Demand for fossil fuels will peak in the 2020s, with trillions of pounds at risk for investors who do not see the future changes coming, a report predicts.
Fossil fuels are set to enter “structural decline” in the face of cheap renewables, shifts to clean power by emerging economies such as China and India and government policy supporting clean air and climate action.
Coal power and combustion engine cars are already facing the same kind of disruption as gas lighting and horses did a century ago, in the face of new technologies, the report says.
The rapid transition in energy supplies will hit the fossil fuel sector, which has £19 trillion invested in infrastructure that will become “stranded” in the face of a move to clean technology.
The study, 2020 Vision: Why You Should See Peak Fossil Fuels Coming, is the latest from the Carbon Tracker, a think tank which aims to align markets with climate reality.
It says costs of solar panels, wind and batteries for storing electricity and powering vehicles are falling fast, and are now able to compete with fossil fuels without subsidies.
The report points to predictions by the International Energy Agency that by 2020 renewables will be cheaper than fossil fuels in every major region of the world.
And emerging markets, which are driving the growth in energy demand, are choosing renewables over fossil fuels because they have less existing infrastructure, more pollution and rising energy dependency, the study said.
The need to limit carbon emissions, ensure clean air for citizens and secure energy independence all mean that government policy – despite a recent reversal by the US – will continue to put pressure on fossil fuels.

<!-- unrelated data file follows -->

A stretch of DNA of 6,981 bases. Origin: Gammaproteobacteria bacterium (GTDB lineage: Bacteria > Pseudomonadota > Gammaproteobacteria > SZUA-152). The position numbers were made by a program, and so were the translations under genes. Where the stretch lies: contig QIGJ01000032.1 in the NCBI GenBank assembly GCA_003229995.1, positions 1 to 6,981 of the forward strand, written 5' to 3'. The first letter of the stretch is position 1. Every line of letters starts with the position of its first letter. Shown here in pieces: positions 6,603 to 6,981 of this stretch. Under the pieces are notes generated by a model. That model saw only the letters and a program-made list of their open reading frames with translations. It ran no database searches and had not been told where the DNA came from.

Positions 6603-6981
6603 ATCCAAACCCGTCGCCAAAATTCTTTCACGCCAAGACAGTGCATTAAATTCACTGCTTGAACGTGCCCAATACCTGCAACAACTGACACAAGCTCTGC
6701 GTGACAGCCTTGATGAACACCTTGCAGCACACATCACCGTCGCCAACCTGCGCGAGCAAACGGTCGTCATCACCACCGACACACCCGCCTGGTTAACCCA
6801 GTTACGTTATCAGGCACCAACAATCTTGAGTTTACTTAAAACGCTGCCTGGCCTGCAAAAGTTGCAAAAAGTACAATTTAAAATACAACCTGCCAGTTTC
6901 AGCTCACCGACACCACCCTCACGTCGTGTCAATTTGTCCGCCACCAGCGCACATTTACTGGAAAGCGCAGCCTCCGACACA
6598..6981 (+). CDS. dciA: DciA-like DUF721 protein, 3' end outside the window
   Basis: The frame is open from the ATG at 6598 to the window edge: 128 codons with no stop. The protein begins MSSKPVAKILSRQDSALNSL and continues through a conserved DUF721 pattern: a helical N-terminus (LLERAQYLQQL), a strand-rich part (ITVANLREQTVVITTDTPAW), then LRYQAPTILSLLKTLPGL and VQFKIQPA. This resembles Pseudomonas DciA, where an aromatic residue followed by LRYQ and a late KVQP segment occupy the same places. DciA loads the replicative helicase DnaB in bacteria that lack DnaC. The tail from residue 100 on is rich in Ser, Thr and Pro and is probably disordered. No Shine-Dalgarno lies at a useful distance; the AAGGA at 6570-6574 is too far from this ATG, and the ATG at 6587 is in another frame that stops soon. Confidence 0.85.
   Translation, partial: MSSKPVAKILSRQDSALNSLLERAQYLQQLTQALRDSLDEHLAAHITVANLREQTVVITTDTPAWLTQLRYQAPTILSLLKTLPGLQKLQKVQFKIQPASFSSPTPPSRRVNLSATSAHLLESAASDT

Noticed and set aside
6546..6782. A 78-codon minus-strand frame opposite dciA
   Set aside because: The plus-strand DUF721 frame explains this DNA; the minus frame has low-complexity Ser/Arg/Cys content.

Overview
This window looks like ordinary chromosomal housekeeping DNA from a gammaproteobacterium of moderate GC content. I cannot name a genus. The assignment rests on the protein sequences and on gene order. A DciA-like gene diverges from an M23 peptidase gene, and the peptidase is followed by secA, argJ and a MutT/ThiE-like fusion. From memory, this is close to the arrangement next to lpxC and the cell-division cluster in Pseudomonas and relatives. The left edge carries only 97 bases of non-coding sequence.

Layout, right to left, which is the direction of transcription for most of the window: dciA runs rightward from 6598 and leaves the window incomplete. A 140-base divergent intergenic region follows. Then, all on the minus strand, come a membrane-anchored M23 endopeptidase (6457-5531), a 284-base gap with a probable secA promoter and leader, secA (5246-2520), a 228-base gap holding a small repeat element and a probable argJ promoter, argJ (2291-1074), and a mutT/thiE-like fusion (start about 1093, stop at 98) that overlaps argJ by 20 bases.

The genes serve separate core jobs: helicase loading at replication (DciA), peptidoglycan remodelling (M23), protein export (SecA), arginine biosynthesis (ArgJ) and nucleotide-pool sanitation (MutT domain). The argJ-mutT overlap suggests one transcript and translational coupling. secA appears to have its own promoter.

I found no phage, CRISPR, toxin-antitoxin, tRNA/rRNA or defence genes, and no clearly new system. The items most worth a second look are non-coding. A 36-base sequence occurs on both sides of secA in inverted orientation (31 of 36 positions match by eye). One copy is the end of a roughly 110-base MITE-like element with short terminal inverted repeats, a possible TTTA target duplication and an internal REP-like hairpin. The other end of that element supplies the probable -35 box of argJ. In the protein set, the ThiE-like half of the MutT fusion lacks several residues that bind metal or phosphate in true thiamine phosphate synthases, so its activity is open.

The transition to clean energy will directly affect companies that make up a quarter of equity and debt markets, hitting sectors including banking, ports and car manufacturers.
Fossil fuel exporting countries such as Russia will also be hit, the report says.
And there is no protection for large, existing sectors as markets care about growth, not size.
US horse demand peaked in 1910 when cars were just 3% of their number, and the demand for fossil fuel electricity generation in Europe peaked in 2007 when renewables were 3% of supply, it says.
The tipping point for fossil fuels will come when solar and wind will be around 6% of total energy supply and 14% of electricity supply – which will happen in the 2020s.
Globally coal power peaked in 2014 and since 2017 the automotive industry has been refocusing on electric vehicles (EVs) after the realisation the new technology would take all growth in car demand by the early 2020s, according to the report.
Kingsmill Bond, Carbon Tracker new energy strategist and author of the report, said: “The 2020s will be the decade of fossil fuel demand peaks, as one bastion after another is stormed and overwhelmed by the rising renewable tide.
“This will inevitably lead to trillions of dollars of stranded assets across the corporate sector and hit petro-states that fail to reinvent themselves.”
He added: “We have seen a similar pattern in many energy transitions, from electricity, coal and cars in recent years to horses and gaslights in the past.
“Demand for incumbents peaks early, and investors in incumbents lose money early on.”